Archives for category: skiing

I make a lot of excuses for everything. I know this. I’ve always known this. I’m actually a lot of talk and no action, contrary to what y’all think.

These ideas have been brought to my attention recently. On a deeper level. Don’t ask. Just go with it.

I woke up this morning with the uncomfortable feeling, like, yeah, get off your duff and actually do something. You ARE all talk and no action. I’ve been bitching for years about things I REALLY want to do and have I done them?

NO, because I am the QUEEN OF EXCUSES. Look at my past relations and jobs and extracurricular activities – why I can’t/don’t/shouldn’t get out of it, change it, do it.

F that.

I sat down with breakfast and a scrap piece of paper and a pen and scrawled across the top:

What makes me feel alive?


(Speaking of, at this moment, a Florence and the Machines song just came on KEXP. It’s not the song that reminds me of my trip to Australia in 2011, but this band had a song that came out around that time that was totally the theme of that trip. And that trip made me feeling so fucking alive.)



hiking/skiing uphill


good home cooked food

my favorite people


busy work

helping people


creating things with my hands


traveling and exploring



NOW, this list is all fine and good but HOW or WHAT am I going to do about each one.

Next to each item, I started writing out ideas:

Running – sign up for a trail run once a month. it costs money but whatever. Sign up early enough, it’s not as expensive. Every time I got off a trail run in 2014, it was the best feeling ever. Better than climbing, hiking, biking, swimming, whatever other sport i’ve tried.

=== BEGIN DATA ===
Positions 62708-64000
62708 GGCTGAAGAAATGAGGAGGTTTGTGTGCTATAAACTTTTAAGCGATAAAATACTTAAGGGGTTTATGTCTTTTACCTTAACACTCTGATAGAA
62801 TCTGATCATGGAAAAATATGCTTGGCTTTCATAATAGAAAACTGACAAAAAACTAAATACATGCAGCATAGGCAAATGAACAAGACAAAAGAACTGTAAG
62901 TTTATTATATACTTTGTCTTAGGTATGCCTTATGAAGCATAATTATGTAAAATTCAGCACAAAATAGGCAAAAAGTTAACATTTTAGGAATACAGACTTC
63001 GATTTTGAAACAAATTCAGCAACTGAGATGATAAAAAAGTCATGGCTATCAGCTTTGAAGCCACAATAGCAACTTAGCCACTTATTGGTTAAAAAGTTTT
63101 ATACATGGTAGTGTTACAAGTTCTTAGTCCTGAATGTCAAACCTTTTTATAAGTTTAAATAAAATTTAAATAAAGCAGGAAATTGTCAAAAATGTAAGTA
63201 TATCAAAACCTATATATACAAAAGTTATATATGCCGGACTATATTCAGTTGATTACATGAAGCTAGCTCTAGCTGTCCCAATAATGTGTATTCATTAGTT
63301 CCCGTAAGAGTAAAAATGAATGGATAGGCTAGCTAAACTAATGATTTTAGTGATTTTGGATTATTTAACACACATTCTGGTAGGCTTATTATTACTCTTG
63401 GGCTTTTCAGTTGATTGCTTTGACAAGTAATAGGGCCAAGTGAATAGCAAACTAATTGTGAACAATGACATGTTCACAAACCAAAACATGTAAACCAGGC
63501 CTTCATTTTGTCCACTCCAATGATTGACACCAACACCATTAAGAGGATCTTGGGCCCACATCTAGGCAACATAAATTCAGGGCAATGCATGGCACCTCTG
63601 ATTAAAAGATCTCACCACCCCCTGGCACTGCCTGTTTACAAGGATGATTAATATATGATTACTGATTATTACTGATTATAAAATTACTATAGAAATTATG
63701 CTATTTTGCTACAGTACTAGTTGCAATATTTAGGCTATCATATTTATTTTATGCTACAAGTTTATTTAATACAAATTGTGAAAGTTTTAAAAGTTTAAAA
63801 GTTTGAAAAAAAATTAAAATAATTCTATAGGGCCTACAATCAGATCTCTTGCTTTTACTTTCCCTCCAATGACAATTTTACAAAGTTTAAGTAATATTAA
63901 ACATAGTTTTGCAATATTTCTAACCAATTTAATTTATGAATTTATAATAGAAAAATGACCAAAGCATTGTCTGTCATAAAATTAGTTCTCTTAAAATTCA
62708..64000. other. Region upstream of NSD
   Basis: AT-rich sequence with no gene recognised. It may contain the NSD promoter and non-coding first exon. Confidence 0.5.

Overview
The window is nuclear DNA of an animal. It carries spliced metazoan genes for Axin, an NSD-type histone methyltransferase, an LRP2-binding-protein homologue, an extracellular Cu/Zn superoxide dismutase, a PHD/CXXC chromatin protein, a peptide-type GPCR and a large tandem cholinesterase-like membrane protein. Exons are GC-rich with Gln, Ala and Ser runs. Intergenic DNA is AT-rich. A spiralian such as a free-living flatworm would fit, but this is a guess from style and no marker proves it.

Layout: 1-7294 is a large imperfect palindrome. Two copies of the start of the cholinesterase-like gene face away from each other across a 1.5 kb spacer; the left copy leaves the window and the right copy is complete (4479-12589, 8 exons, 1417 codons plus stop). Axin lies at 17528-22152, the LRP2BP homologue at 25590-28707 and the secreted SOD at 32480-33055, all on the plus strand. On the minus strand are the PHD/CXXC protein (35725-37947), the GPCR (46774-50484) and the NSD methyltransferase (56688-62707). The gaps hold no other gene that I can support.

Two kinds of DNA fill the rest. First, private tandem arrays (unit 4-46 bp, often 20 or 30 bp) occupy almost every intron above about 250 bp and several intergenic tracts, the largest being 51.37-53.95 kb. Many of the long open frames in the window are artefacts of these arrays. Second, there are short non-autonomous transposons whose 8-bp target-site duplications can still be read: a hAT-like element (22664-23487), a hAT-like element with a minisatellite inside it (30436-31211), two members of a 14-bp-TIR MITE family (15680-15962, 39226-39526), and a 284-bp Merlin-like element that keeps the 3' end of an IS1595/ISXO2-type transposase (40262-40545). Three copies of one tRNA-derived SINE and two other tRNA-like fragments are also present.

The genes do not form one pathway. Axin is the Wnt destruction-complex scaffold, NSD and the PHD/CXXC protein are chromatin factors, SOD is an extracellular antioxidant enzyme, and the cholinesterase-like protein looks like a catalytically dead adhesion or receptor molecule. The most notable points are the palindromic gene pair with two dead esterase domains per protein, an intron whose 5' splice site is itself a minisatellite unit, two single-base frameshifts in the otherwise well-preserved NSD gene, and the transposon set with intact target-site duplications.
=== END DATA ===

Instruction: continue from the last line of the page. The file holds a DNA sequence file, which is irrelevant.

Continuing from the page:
hiking/skiing uphill – it’s winter, so it’s snow season, so I need to get my knee brace fitted which I’m doing next friday. YAY! Then I can cross country ski this year!

dogs – Don called me out last night on every excuse for not having a dog, as I’ve been moaning for years that I’ve wanted one. I essentially live in the equivalent of a big apartment (big indoor space, no fenced yard). Start researching good types of dogs for me – one who enjoys exercise and being worked but also knows how to chill.

good home cooked food – CHECK. ALL THE TIME.

my favorite people – who in my life makes me feel happy and real and myself. mentors and people i respect and look up to.

sunshine – continue to take 3,000 IUs of Vitamin D, go to the tanning beds or just fucking move.

busy work – i’m trying hard at work to do this while we’re in a slow season, as most my people are at their computers doing reports and data crunching, so field season is slow. time to plan long-term projects?

helping people – mountain rescue allows for this, but not enough. my job allows for this, but not enough. my career counseling last year shed light on working in a non-traditional teaching environment. Both my job and mountain rescue allow plenty of opportunities to do this. I need to sit down with a calendar and resources and do some research on how to incorporate this.

cleaning/organizing – i’m really good at this, no matter what it is. it just comes as required.

creating things with my hands – woodworking is the first thing that comes to mind. I just signed up for a free online four-day creative class. I would like to sit down and go through it, but see, I’m not creating an action plan here to make sure I follow through with it. I guess a bigger priority is the pile of fabric in my living room for two sets of pajama pants, three quilts, a dress and lots of mending …